A Little About Our Early Childhood 1 Room...
News from the EC 1 Room:
THE PREPARED ENVIRONMENT - Our Montessori Classrooms
It has been a great start to the school year! Thank you for all your support in getting the children to school on time, and many children are being able to take advantage of some playground time beforehand as well. Such a huge benefit.
Routine is a critical component to a positive start to a school year. The routines you establish at home for evening and morning times as well as the routines we establish at school. Security and trust can be built when the child knows what to expect and also what is expected of her/him. Learning can begin once a child is feeling safe and secure so you can see how critical dependable routines become. All of our children are off to a great start!
At Back to School night I spoke less specifically about the physical environment and philosophy behind the classroom material’s benefits and placement because I said I would speak more explicitly about it in this first newsletter. This will be my focus.
We refer to our Montessori classrooms as “Prepared Environments.” The are several components that compose this prepared environment: the physical aspects, which are the furniture and materials, as well as the Directress and her trained assistant(s). Dr. Montessori referred to the Directress as the “dynamic link” between the child and the materials. The children learn by means of these specialized materials, which are contained within an environment that is designed to support the children in their individual pursuits, and the Directress is the connection for the child to the materials. She carefully and strategically guides the child as to their proper use, when the child is ready to embark on this new task, with very clear and deliberate goals in mind.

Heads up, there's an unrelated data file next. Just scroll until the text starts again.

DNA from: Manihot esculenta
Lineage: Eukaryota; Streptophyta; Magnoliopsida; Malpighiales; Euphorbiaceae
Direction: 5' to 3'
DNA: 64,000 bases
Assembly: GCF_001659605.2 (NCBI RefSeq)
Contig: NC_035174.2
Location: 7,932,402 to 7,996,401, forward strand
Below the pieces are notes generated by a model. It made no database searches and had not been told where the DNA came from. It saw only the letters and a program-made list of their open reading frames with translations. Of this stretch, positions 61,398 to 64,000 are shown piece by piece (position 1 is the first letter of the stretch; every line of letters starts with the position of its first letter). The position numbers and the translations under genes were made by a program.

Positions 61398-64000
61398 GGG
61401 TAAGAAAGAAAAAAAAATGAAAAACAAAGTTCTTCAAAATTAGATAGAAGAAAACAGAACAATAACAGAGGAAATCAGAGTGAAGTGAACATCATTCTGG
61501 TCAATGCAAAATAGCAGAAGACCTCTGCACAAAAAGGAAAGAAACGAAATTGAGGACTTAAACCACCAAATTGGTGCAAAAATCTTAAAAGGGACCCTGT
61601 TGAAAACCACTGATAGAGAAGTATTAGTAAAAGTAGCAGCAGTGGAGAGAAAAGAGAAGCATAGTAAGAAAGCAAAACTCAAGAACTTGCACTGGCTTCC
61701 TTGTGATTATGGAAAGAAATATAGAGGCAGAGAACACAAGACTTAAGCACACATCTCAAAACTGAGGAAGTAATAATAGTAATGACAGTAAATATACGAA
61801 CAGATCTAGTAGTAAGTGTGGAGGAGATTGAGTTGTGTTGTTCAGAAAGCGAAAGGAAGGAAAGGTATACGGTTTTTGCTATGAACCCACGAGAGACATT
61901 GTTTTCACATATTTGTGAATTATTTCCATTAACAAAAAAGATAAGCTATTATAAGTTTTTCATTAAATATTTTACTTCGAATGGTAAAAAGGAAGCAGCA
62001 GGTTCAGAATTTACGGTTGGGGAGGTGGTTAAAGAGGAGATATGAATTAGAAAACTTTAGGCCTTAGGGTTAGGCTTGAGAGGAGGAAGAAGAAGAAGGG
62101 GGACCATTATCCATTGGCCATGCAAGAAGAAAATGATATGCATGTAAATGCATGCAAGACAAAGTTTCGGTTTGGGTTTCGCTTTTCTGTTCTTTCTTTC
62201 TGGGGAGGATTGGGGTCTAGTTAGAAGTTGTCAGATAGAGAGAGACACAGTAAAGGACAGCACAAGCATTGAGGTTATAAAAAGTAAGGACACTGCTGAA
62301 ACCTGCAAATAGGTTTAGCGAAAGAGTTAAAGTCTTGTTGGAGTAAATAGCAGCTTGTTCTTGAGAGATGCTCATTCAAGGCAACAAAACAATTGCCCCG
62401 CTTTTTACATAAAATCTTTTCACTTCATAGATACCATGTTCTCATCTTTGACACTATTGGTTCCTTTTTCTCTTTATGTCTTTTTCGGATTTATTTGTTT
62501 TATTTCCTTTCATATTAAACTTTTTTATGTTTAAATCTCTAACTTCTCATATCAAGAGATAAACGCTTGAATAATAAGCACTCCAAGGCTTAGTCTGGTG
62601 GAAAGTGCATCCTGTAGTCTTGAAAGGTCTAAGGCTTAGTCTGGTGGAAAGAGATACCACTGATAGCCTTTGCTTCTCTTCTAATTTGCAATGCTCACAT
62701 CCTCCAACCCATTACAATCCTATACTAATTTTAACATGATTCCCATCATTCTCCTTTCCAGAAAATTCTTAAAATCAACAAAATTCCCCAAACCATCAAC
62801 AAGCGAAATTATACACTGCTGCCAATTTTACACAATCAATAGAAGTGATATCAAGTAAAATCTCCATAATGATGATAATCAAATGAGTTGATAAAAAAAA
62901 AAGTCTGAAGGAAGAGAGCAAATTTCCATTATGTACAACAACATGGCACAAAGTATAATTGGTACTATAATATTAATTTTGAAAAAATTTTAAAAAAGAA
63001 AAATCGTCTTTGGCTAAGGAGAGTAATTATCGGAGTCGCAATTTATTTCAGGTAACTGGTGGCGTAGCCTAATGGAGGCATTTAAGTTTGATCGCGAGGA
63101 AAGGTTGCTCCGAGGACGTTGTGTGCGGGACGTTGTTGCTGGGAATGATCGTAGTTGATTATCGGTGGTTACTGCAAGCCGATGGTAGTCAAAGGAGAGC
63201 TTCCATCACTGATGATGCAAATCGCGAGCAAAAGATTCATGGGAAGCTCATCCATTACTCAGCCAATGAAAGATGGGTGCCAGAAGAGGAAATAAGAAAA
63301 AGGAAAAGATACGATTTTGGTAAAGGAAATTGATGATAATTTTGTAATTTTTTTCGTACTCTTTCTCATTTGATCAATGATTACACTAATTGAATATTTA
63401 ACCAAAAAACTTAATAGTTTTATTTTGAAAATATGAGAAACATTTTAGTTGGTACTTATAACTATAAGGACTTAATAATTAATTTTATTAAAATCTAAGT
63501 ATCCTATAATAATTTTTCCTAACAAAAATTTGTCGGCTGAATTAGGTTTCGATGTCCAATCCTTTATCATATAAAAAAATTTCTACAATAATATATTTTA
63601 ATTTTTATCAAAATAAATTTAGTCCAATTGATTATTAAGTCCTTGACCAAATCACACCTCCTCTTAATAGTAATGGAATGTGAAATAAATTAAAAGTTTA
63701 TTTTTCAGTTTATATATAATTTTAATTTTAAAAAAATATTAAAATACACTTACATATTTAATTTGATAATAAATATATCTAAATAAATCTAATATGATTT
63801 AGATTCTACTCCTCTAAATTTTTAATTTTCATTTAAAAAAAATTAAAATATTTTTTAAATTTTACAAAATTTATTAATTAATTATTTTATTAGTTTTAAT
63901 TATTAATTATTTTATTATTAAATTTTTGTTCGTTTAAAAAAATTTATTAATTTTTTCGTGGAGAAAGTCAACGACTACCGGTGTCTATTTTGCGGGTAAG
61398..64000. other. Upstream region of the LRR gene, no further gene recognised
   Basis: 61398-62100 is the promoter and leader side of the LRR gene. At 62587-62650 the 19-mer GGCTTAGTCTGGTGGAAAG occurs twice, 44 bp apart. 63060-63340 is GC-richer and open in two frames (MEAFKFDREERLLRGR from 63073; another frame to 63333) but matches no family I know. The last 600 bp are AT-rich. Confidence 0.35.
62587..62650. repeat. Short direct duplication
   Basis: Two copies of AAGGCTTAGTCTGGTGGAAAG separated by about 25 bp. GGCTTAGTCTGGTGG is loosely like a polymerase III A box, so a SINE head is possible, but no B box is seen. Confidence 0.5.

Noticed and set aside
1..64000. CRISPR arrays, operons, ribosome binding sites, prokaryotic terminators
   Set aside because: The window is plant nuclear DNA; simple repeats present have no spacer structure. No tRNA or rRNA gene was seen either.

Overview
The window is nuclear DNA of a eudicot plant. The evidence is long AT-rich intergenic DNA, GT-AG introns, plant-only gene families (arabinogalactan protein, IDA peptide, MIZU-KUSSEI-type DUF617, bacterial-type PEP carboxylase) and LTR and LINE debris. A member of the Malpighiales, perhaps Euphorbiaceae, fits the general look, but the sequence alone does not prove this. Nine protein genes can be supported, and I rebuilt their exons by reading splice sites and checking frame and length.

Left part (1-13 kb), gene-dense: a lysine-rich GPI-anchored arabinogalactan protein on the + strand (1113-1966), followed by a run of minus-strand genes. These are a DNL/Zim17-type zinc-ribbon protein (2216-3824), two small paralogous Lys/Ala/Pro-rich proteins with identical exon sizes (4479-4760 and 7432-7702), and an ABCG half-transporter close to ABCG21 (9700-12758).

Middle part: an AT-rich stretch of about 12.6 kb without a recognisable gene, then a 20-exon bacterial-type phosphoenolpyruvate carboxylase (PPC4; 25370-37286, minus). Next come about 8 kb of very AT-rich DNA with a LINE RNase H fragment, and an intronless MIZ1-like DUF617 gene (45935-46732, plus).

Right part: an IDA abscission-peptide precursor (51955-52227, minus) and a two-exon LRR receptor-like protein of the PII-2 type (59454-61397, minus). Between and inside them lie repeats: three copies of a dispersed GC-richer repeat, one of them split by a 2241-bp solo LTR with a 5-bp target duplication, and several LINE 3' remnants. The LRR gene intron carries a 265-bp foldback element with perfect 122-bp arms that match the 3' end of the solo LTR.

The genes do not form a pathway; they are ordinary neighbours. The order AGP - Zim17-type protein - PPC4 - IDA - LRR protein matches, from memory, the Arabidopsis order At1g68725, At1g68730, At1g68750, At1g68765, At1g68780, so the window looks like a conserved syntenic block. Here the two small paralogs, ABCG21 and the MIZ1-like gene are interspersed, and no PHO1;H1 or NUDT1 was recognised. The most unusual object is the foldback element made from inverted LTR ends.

Each classroom has its own individual design, reflective of the directress within that space. However, there are guidelines governing the placement of all the furniture, materials, and accoutrements. Generally speaking there needs to be a “flow” created in the room which supports the children’s independence and strive to perfect themselves. The flow is not only how the children will move throughout the room, as important as that is, but also the progression of the academic areas. As I touched upon at Back to School night, the work the three-year old is drawn to (typically Practical Life, Art, and Sensorial) is preparation on multiple levels for the work to come. We support these developmental progressions in the physical placement of the location of those shelves of materials within the classroom.
The work on the shelves are all designed to develop coordination (eye-hand, fine motor, etc.) concentration, order, and repetition. In addition, each lesson has very specific aims as well as preparations required. The lessons on each shelf progress from left to right (preparation for writing and reading), top to bottom, (once again writing and reading) and from simple to more complex steps and development. For example, a work in the upper left-hand corner on a Practical Life shelf in the beginning of the year will be a dry grasping work as our youngest friends haven’t yet begun to develop a pincer grip. It may only take a minute to complete before returning to the shelf which addresses their shorter attention span while enabling the child to be successful. We present the work on the shelf with order and the child’s first lessons are to replace the work with the same order; later they will learn to create their own order out of disorder. The work is attractive on multiple sensory levels to encourage the child to return to the work frequently as learning comes from repetition. The work on the bottom right-hand spot on the same shelf may be a table sweeping work as this work requires greater fine motor and eye-hand coordination, multiple steps, greater concentration, and although still very concrete, there are aspects of abstraction associated with this work as well. This process follows through on every shelf throughout our Montessori classroom and expands over the course of the school year.